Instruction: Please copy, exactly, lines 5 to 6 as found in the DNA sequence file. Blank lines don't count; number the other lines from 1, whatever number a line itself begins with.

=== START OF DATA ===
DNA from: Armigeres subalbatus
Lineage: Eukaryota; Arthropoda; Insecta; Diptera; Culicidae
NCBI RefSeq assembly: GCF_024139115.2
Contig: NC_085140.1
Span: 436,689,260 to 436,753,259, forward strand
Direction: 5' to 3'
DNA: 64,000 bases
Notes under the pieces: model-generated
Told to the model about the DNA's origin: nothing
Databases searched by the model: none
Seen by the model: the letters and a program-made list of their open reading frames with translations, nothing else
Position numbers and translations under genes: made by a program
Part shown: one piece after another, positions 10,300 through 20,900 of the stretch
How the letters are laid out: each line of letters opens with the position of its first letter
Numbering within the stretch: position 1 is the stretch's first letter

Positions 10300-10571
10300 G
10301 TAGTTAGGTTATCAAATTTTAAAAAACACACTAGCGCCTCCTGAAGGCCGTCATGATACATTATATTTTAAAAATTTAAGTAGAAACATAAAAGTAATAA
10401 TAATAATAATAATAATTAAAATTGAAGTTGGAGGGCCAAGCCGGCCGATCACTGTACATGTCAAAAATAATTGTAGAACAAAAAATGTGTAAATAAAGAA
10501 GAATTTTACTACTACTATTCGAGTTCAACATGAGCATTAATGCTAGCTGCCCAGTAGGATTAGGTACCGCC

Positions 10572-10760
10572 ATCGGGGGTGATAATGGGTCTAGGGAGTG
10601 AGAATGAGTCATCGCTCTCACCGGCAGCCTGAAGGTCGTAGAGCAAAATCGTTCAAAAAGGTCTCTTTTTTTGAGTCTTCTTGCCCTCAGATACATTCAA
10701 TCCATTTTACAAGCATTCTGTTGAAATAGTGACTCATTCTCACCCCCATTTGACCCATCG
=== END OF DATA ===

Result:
Span: 436,689,260 to 436,753,259, forward strand
Direction: 5' to 3'